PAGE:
Tag Archives: gis

LSC874—Setting My Own Expectations

Sometimes, jumping in head first is fun. Like, a lot of fun.

Other times, like now, thinking ahead and actually planning the project can save time.

I filled out the spreadsheet. Completely filled it out. Figuring out the dates was fun, and while Hawthorne is pretty vague with dates he’s strangely specific about times of day.

Once the spreadsheet was all prettied up, I moved to thinking about the timemap, which was when I realized that I was trying to get the timeline tool to do too much and I needed to even out the load between the two.

So. Here’s to readjusting and a lot of copying and pasting!

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LSC874 – So many tools, so many formats, and not nearly enough time

Last week, when we played around with the GIS tools, I had little difficulty getting them to do what I wanted. I’ve used Google Earth for years as a fun way to see the pyramids from my living room, and now I get to do image overlays and play with data? Awesome.

When I actually sat down to do the work, though, I felt as though this human being who was actually looking at the assignment requirements and trying to piece them together was definitely not the same person sitting in class on Tuesday, comfortably tapping away. So I did what I usually do when I need to relearn a process: procrastinate. Not to say that I wasn’t doing any work, simply that I wasn’t doing the work that I probably should be doing.

Ways to procrastinate while still doing work:

  • Reread the source material which inspired your work
  • Research the geography of the area and consider what might be relevant information to complement the data
  • Look at every government publication regarding geographical information for the relevant country and carefully consider each one
  • Research the naming conventions and interpretations of the area and compare to the source material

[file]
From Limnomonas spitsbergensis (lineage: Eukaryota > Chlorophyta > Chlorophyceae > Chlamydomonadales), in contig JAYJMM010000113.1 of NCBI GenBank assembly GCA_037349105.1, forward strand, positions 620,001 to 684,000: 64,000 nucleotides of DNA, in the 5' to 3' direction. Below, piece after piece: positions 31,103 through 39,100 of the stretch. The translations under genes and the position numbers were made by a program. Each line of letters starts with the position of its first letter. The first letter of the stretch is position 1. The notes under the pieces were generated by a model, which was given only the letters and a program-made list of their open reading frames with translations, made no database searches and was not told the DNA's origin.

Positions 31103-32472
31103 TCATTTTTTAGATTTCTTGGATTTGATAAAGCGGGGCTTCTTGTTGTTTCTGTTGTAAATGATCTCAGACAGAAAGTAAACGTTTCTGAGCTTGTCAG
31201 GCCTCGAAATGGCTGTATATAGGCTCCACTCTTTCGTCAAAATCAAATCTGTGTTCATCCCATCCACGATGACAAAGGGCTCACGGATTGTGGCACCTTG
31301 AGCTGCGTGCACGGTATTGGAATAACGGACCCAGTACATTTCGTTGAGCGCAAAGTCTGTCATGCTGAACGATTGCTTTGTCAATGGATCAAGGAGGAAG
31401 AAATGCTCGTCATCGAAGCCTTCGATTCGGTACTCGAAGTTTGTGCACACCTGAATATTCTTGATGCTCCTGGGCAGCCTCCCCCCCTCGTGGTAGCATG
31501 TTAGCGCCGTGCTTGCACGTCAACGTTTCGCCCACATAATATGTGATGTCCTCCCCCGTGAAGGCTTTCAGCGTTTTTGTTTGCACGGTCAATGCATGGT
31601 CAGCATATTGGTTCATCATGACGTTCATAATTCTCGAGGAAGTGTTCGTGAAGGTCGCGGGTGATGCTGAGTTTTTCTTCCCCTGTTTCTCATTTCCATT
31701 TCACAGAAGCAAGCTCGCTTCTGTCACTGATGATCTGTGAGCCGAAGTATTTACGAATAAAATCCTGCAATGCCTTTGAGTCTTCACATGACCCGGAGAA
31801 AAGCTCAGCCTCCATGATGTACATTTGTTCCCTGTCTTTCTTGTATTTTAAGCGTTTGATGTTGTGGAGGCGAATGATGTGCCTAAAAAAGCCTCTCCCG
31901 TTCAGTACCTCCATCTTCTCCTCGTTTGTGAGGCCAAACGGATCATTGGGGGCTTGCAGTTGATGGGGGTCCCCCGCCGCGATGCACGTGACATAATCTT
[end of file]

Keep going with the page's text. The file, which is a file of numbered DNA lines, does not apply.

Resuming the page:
• Do a Google search for that one literary travel blog you read, like, ten years ago that totally had an entry on this exact thing
  • Realize that if you haven’t found that one literary travel blog on the 30th page of a Google search, you probably won’t find it at all
  • Arrange the useful resources you did find in those 30 pages of the Google search and mine them for useful information
  • Create citations for each page

That’s a pretty sizable list of suggestions! You’re welcome.

Over the next few days, I added a few locations each day and bookmarked web sites where I found the best pictures and summaries, and I also did an extraordinary amount of close readings to determine where the events in the books actually take place. A few of the locations (Clywyd Farm and Prichard’s farm) are completely fictional yet still described in detail, and the climactic confrontation takes place on a real road at a very specific point to allow for a key event to take place.

Here was the big kicker, and this happens regularly: when I sat down and added locations or worked with the text, my anxiety from earlier vanished and I once again became absorbed in the work. Any frustrations that came up meant that I took a five minute break and tried to do it three or four different times before dropping it and moving on. I ended up having to do that despite having an impeccable image overlay. It simply wouldn’t show up in Google Maps.

LOVELY WALKING PATH

See? Isn’t it perfect?

Anyway. Getting the work done is good, even if you’ve procrastinated leading up to it. Very few things come close to that feeling of accomplishment and knowing that you’ve totally tricked yourself into doing something.

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